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Also in the community of carers

Thank you for Gerald Haigh's sensitive observations which emphasised teachers' commitment to their work and what makes them so vulnerable to low self-esteem. ("To be handled with care", TES, February 10). I can recommend it as a supportive and informative read for nurse teachers who are also currently undergoing significant changes.

My only disappointment was with his idea that nurses "don't get personally involved" and that nursing is not an offshoot of the self. Current nursing theory highlights that quality of nursing care is about involvement with, commitment to and partnership with clients and patients. This applies to all branches of nursing, midwifery, health visiting and school nurses. The idea of nursing care is related to the recognition of the person as an individual. This care relationship includes: respect for their individuality, knowledge of the person's individual needs, and a mutual sharing of knowledge and experiences. This requires involvement and personal awareness.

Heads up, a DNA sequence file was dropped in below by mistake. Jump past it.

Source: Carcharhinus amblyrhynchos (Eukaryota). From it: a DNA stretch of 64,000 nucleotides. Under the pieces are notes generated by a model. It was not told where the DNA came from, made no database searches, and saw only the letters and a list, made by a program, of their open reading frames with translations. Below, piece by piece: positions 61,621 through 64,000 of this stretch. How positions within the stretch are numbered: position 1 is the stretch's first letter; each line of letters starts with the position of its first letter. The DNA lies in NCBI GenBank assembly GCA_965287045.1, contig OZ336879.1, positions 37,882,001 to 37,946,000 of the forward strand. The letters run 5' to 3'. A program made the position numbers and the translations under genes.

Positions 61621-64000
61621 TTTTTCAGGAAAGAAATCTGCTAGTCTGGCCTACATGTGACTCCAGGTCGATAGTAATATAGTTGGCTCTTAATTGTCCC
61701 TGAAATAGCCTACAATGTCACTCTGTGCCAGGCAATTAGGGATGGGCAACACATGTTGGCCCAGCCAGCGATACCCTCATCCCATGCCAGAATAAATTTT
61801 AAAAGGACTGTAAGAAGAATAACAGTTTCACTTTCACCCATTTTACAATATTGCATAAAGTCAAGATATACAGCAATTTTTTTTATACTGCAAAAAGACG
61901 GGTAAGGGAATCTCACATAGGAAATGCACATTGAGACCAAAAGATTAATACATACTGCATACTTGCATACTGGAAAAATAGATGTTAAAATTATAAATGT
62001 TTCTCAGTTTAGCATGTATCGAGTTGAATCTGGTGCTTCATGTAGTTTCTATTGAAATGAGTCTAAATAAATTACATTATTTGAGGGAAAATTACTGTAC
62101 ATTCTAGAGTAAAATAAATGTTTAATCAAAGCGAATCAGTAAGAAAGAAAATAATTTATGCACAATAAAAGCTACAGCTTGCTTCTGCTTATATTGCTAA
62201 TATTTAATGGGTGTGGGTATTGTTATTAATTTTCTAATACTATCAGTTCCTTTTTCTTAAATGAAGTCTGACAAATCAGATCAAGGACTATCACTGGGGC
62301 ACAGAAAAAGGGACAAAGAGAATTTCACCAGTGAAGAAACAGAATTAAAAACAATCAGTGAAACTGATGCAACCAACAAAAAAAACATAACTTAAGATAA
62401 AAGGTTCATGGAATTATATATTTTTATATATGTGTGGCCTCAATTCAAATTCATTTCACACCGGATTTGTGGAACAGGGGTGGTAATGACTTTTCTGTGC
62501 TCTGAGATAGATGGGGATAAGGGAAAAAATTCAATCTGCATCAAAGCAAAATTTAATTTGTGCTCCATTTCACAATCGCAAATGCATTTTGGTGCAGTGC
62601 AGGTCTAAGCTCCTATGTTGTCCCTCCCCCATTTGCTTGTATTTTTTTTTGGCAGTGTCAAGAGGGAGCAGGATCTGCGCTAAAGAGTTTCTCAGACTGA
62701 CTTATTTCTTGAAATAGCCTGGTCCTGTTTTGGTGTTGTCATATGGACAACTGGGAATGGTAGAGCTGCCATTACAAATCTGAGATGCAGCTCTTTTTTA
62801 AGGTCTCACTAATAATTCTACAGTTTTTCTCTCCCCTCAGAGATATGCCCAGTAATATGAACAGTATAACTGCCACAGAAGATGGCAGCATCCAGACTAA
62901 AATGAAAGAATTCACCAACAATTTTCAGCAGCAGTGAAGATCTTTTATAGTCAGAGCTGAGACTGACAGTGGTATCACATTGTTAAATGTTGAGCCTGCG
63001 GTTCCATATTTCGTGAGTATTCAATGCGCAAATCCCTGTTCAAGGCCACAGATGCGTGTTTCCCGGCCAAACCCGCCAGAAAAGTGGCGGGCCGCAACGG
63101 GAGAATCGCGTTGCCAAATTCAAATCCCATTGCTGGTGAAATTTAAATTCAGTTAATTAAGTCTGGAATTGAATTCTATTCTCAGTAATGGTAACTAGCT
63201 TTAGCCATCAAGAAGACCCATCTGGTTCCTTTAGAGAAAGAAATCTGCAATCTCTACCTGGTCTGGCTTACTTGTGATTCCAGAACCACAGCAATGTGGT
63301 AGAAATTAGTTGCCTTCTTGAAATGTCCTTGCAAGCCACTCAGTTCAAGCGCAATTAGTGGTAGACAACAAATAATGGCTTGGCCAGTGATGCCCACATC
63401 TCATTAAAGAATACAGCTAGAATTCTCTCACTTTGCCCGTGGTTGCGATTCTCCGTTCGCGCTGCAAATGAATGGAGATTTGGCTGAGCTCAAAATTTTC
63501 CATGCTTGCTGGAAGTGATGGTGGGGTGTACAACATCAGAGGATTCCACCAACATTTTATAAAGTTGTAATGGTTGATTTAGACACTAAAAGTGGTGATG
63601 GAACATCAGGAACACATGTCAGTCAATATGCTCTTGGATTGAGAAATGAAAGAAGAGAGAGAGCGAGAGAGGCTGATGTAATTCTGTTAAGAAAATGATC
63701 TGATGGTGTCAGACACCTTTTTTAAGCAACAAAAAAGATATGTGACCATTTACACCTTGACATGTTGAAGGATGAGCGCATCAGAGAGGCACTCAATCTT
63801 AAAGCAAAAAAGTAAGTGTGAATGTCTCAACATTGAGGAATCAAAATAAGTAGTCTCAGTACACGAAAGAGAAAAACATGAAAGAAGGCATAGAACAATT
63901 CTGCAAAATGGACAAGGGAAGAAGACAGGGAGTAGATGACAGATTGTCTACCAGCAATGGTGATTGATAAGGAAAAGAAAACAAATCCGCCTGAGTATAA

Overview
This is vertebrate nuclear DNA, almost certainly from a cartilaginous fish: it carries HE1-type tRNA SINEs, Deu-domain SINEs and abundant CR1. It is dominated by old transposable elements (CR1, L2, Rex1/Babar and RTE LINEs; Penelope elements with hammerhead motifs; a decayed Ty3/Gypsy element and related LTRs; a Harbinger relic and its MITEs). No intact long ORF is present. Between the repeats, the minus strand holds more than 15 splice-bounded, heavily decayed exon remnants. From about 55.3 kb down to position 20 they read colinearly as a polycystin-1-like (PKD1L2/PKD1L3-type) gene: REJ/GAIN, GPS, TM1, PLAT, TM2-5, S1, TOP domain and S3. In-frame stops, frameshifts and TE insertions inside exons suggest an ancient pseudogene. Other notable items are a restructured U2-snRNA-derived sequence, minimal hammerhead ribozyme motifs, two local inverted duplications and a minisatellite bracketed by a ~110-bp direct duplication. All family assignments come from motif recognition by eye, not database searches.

Like teachers, we are not just technical. Nursing is bound up with our lives and with the kinds of people we are and have become.

I feel that Gerald Haigh has misunderstood us. We are not homo-genous with our medical doctor colleagues. He fails to see our health alliance with teachers.

CHARLIE ROE

Head of conversion courses

Kingston and St George's NHS College of Health Studies

St George's Hospital, London SW17

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